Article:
Despite allegations of phone hacking and "inappropriate payments to public officials", Trinity Mirror, publisher of the Daily Mirror, Sunday Mirror and the People, has reported an increase in digital revenue of 49% in the 17 weeks leading to 27 April.
A tidal wave of controversy has swept over the publishing group, but this hasn't stopped it from drawing in the punters as the amount of unique users visiting the collective sites grew by 100% in comparison with the same time last year, with page views in excess of 400 million.
The increase in digital revenue is countered by the decline in advertising in its print versions, which furthers claims that print media is on its last legs as a digital revolution continues within the newspaper industry. Print circulation just about managed to hold its own; it declined by 1%.
Overall, group revenue was down by 3%, however it is on target to meet its structural savings costs of £10m in 2014.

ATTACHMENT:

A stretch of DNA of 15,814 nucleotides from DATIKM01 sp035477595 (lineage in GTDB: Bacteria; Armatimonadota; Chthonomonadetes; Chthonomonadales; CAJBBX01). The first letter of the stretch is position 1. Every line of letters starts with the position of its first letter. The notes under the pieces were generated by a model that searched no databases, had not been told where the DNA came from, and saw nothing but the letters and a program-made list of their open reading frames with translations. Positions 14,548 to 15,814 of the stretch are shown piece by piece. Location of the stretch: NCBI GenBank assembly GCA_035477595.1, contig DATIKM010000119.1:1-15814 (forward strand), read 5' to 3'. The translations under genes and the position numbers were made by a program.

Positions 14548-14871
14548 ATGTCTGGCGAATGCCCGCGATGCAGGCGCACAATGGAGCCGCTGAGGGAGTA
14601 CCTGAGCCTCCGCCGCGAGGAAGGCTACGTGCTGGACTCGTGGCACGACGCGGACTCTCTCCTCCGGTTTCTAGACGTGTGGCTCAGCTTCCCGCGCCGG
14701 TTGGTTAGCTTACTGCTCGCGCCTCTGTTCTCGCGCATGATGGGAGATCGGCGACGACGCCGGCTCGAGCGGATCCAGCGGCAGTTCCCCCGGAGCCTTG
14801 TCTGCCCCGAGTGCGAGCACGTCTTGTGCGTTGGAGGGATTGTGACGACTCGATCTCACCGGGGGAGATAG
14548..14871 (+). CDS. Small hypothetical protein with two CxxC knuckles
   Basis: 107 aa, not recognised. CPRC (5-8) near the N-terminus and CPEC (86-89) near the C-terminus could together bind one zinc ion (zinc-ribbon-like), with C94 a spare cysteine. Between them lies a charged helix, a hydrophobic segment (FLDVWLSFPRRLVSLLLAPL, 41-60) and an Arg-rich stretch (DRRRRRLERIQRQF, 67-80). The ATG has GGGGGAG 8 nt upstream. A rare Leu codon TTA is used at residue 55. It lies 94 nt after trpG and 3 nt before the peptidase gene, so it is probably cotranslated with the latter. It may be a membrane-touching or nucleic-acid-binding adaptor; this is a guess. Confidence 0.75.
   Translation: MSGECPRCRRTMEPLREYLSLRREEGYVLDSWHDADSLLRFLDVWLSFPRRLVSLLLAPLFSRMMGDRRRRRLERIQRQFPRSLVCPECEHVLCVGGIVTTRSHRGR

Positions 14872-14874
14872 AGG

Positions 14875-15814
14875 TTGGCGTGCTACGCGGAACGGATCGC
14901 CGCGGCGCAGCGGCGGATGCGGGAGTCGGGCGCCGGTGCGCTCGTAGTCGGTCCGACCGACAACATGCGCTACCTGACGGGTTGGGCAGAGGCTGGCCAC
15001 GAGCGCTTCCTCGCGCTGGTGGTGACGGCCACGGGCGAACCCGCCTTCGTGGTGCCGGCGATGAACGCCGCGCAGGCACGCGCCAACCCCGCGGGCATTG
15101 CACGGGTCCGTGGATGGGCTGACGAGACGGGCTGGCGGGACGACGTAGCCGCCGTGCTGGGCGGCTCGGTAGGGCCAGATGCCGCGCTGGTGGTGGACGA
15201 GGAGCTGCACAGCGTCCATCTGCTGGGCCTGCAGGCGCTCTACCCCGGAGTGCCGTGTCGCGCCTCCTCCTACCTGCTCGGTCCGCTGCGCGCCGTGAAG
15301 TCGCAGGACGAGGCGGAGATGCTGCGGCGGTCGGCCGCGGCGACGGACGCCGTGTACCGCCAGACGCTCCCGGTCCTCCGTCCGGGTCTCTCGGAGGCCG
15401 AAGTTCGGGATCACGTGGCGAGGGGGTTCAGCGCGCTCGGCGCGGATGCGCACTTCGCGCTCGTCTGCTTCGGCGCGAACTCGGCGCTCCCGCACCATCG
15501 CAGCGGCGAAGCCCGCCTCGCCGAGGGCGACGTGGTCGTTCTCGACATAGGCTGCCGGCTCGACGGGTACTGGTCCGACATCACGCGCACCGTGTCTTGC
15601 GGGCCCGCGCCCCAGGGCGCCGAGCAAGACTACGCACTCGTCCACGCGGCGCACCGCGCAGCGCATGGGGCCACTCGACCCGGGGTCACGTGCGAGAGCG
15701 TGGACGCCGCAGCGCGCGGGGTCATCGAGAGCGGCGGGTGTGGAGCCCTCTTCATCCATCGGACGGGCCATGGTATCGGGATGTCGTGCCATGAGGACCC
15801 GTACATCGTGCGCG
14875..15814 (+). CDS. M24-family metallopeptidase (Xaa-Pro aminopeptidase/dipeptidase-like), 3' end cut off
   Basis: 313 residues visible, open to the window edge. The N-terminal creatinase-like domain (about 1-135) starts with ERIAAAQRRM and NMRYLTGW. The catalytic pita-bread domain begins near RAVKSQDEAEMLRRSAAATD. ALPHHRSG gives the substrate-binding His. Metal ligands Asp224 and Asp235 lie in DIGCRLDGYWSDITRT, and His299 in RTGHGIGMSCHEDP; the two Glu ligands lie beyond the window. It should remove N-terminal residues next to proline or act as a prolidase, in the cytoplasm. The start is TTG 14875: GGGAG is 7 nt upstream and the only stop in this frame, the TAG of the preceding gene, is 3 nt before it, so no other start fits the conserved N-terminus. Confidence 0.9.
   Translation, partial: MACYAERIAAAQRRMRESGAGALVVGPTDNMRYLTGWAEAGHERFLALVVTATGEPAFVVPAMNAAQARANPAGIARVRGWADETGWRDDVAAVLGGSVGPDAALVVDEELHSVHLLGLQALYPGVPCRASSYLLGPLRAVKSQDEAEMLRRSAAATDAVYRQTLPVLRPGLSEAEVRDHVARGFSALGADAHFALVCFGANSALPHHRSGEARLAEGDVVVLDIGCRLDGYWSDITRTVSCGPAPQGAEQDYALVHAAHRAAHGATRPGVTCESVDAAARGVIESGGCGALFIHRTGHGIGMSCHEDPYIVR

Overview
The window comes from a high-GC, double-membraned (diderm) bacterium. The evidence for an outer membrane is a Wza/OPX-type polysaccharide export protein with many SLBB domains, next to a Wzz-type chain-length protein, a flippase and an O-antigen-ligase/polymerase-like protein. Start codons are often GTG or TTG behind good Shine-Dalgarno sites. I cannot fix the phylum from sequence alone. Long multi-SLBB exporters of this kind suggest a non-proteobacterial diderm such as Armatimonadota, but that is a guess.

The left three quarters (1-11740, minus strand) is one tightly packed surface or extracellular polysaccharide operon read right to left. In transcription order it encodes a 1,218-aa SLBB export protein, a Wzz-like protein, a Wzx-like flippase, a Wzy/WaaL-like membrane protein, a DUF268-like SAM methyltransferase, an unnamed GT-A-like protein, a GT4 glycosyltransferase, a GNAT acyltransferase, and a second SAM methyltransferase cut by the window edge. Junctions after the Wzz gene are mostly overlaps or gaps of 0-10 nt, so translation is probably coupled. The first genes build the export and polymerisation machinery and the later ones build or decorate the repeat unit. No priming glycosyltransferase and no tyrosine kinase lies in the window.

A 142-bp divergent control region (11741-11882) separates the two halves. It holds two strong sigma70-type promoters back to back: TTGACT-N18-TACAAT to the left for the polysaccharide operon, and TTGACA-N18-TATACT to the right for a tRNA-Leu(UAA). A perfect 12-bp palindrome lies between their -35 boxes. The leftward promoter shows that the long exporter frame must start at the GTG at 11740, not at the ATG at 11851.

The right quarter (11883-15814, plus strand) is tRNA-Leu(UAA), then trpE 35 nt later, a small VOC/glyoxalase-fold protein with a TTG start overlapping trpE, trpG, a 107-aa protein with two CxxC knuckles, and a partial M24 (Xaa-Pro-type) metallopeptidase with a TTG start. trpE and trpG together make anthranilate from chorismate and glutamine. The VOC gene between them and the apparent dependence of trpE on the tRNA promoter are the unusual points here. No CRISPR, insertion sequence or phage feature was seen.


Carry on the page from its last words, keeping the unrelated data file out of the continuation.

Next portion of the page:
However, Trinity Mirror is wary of the future and says that it cannot predict the financial implications that the phone hacking scandal will have on it.
It says that it will fight any allegations of wrong doing, but that "it is too soon to know how these matters will progress, whether further allegations or claims will be made, and their financial impact".
The results were released ahead of the group's AGM later today, where chief executive Simon Fox is expected to receive a cascade of questions relating to the scandals.
Trinity Mirror is currently embroiled in a legal battle over allegations that staff hacked phones of several high profile figures, codenamed by the police Operation Golding.
It is also facing claims that journalists at Trinity Mirror made inappropriate payments to public officials in exchange for private information.